Cover 3 is a weekly feature column written by PewterReport.com’s Tampa Bay Bucs beat writer Trevor Sikkema published every Tuesday. The column, as its name suggests, comes in three phases: a statistical observation, an in-depth film breakdown, and a “this or that” segment where the writer asks the reader to chose between two options.
Sikkema’s Stat of the Week
“You’re sitting around and you get that call… I’ve gotten that call.”
-Bucs head coach Bruce Arians
On December 21, 2003, Green Bay Packers quarterback Brett Favre got that call. His father passed away after suffering a heart attack while driving his car in Mississippi.
I can’t imagine what that was like. Not just because of where they were in the football calendar, as the 8-6 Packers were right in the middle of a big playoff push. But also due to where we were in the yearly calendar. It was four days before Christmas. The spirit of family was all around, and yet in an unexpected instant, it would be a Christmas the Favre family would never forget in a tragic way.
But that wasn’t where the story ended. That wasn’t all that made that Christmas and that tragic event one they’ll never forget.
In a situation that can only be described as unfair for anyone to have to go through, Favre had a decision to make. His team would be playing on Monday Night Football in just over 24 hours. If Favre would have left the team to go be with his family, as they mourned his father’s passing, no one would have thought any less of him for it — in fact, his team would have all been there with him, too, in spirit. But Favre decided that, in times of heartbreak, it’s not just your immediate family that you cling close to. Favre instead reached for his other family.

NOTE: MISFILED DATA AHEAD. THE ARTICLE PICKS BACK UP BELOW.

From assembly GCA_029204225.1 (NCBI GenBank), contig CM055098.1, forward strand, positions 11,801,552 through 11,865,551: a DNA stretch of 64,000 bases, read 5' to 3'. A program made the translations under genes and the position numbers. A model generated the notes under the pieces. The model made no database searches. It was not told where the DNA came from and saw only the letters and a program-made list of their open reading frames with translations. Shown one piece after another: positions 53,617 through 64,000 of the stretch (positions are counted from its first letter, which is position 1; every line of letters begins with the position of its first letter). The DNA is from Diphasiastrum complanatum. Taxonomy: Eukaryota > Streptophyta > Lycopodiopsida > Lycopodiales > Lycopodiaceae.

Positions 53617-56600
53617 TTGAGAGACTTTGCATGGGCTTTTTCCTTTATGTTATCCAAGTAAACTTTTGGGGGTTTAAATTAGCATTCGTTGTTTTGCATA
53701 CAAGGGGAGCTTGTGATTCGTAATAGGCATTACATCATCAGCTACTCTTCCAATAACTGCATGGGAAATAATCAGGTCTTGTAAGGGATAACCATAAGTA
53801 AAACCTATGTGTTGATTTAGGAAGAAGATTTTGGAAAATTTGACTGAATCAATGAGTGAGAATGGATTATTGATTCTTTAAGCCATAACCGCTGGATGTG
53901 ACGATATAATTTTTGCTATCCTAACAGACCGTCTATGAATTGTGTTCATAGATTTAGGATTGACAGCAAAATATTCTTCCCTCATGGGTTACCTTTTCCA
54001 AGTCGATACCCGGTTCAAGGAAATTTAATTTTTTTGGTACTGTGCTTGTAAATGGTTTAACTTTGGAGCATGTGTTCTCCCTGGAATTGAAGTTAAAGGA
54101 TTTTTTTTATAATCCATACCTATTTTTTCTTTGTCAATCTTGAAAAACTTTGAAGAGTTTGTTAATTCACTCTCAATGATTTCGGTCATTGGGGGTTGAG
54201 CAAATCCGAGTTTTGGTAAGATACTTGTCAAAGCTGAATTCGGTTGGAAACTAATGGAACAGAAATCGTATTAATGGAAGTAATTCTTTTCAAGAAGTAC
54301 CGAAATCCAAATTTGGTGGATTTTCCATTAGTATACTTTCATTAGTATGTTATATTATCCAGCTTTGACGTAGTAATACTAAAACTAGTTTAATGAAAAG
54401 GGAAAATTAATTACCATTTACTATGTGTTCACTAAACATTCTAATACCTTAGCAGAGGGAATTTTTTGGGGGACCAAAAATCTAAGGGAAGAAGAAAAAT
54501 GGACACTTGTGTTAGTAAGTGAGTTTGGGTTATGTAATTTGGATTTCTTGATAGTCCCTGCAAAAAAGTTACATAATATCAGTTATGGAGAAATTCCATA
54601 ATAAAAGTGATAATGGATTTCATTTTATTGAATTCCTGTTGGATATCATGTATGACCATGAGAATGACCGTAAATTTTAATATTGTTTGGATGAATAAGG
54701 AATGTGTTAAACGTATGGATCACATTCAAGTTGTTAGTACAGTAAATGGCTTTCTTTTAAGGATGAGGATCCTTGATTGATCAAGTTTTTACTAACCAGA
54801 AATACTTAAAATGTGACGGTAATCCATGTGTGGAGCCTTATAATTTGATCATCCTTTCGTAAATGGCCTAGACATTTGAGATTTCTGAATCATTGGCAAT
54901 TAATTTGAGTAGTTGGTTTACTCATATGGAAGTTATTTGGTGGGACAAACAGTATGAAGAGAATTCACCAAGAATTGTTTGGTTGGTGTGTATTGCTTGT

His football family.
“For about five minutes there was some indecision on whether or not I was going to play,” Favre said. “It didn’t take long for me to say, ‘You’ve got to play in this game.’”
As the lights of primetime shined bright, the world watched as Favre walked onto that field with a heavy heart. Millions around the world were not only watching the game but simultaneously sending their thoughts, prayers and love to a man who had given them so much joy over the years through the game of football.
Favre felt it. You just know he did.
From the very first deep pass in the first quarter to wide receiver Robert Ferguson, you could tell this night had the chance to be special. That pass to Ferguson set up a roll-out to Favre’s left where he found tight end Wesley Walls in the corner of the end zone for a 22-yard score.
After the catch Walls said he went up to Favre and simply said to him, “I love you.”
What a moment.
Favre went on to have a game he and everyone who watched, in person or around the world, would never forget. After starting the game a perfect 9-for-9 passing, Favre threw for 311 passing yards and four passing touchdowns in just the first half (both career bests). His Packers went on to defeat the Raiders 41-7.
But he didn’t just do it for the win. He did it for something more.
“I knew that my dad would have wanted me to play,” Favre said. “I love him so much, and I love this game. It’s meant a great deal to me, to my dad, to my family, and I didn’t expect this kind of performance. But I know he was watching tonight.”
As the Tampa Bay Buccaneers took the field last Sunday against the Los Angeles Rams, they did it with a heavy heart. Less than 24 hours before the game, the team was notified that the father of general manager Jason Licht had passed away unexpectedly. Licht did not travel with the team.
Though the media was not told this news until an hour before kickoff, even if we weren’t told until after the game, we would have been able to notice something was different. From the very first drive, quarterback Jameis Winston looked like he was playing for something more than just a win. Winston’s 385 yards passing and four touchdowns was a performance that went down in the history books, as Winston became the only Bucs quarterback to ever have three games of 300 yards and four touchdowns in a career with the franchise.